Alex Walker recaps the second day of the OzHadou Nationals.
By Alex Walker on February 24, 2013 at 10:46 am
As expected, the intensity ramped up significantly at the second day of proceedings at the 11th OzHadou Nationals. The fact that it’s a Road to EVO qualifier, where the top 2 of most games receive seeding points towards the Evolution championships in Las Vegas later this year, helps somewhat.
Mind you, a few thousand dollars changing hands doesn’t hurt either — and more is expected to come out tonight.
Money matches are kind of a tradition among the fighting game community, a way to spice up the action. Outside of the group stages, the first and second days are peppered with games that can become rather heated — although it’s the evening skirmishes that attract the most cash.
A large part of the appeal is the occasionally bristling, but usually friendly, rivalries between the states. Melbournians tend to play it up more than others, although a healthy dose of Marvel vs Capcom will always get Queenslanders riled up.
As someone who has spent the better part of a decade floating between various competitive scenes, it’s fascinating seeing the pressure applied to players by their peers, who desperately don’t want to let the state down. But the main attraction was the group stages, the first step on the path towards the top 16 and potential glory (which in turn allows the winner to talk copious amounts of smack, a commodity almost as lucrative as the prizes themselves).
And people take this seriously. In between the laughing, joking and the banter, the level of focus and concentration is at its peak. Moves need to be executed to the split-second, counters worked out to the exact frame.
Each fighting game has its own approach and calculations, and part of OzHadou’s appeal is moving from one match to another and just seeing the differences. From that, players can work out which games suit them best; I spoke to many who said they tried Street Fighter, or tried Tekken or King of Fighters but admitted that they “just weren’t very good”. In essence, fighting games are no different from your high level RTS, action RTS (or MOBA if you prefer Riot’s terminology) or a team-based FPS in regards to the level of dedication required.
But fighting games have that extra element, that additional layer of adrenaline others lack. Perhaps it’s natural considering how close many matches are; how often games come down to the wire and just how quickly things can turn in an instant.
One mistake can always, for instance, cost you a game of StarCraft. The time it takes to resolve, compared to an ultra move in Street Fighter, is typically much longer.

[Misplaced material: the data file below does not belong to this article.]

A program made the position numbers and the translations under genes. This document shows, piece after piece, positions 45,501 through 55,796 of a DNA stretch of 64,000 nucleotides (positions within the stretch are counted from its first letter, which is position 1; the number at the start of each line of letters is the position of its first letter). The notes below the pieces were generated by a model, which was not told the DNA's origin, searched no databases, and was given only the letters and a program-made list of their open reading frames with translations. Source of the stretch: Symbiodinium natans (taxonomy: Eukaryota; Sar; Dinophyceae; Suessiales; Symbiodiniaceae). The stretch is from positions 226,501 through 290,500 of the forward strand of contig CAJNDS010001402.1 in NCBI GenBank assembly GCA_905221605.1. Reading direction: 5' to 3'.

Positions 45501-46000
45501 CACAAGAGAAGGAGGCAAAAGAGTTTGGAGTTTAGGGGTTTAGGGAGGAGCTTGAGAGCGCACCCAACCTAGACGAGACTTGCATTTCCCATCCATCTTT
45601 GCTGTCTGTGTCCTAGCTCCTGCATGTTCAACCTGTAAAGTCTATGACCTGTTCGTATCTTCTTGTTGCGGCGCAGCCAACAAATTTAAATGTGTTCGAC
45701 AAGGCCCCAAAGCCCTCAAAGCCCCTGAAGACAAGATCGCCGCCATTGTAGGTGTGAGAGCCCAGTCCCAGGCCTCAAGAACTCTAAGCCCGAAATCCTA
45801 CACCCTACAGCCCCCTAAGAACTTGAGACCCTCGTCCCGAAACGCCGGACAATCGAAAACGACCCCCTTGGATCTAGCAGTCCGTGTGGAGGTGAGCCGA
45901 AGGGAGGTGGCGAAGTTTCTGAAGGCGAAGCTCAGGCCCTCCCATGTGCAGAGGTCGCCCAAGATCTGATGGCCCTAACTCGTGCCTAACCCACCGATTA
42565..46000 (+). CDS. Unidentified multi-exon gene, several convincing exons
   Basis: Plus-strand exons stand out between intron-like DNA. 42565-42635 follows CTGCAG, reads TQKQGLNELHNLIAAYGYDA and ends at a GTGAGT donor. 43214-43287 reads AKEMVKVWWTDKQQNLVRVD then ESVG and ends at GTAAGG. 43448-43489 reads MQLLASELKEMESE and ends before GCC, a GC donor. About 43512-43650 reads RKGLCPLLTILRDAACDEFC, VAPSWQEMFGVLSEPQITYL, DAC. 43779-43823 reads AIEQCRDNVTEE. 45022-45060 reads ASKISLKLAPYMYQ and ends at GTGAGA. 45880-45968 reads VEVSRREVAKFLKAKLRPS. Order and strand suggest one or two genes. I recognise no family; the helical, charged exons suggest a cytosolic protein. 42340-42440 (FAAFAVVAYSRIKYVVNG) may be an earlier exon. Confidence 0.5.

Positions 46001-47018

And maybe that’s why there’s so much more hype, so much more banter and so much more — and I agree that this is an unfair premise — passion on show.
Within the space of a few hours players were jumping (against the wishes of a distressed admin team, who were doing their best to honour OH&S laws) up to the stage to hug their recently-victorious friend. These aren’t even the finals. Like everything else on show though, the trials, tribulations, anger, relief, happiness and adulation are all spent within an instant.
You can see it on the crowd, the intense way they follow every move, become exasperated at every mistake and audibly gasp in unison at every piece of genius.
There is nothing else like it in eSports. The closest I can remember was Counter-Strike and even that was a slow burn; the players themselves were emotional and not shy about expressing themselves, but it was a different experience for the crowd.
You could see it in their eyes towards the end, when Frenetic Array’s Stef eked out the narrowest of wins against NefeliousG in the Pool G semi-finals; both had an opportunity to win, but a failure in execution saw them both throw their chances away. At the time of writing, the pair are due to face off in the grand finals for their pool; the winner will progress to the upper bracket of the top 16, while the runner-up will begin in the lower half.
This was just one of many, many nail-biters. And to think the crowd’s just getting started.
If you can’t still can’t visit York on 99 in Sydney (spectating is free!), OzHadou’s two streams on TwitchTV has all the live action and all the VODs from the games played. Go to http://www.twitch.tv/Ozhadou and http://www.twitch.tv/Ozhadou2 for more. The schedule for the whole weekend is also available on the OzHadou website.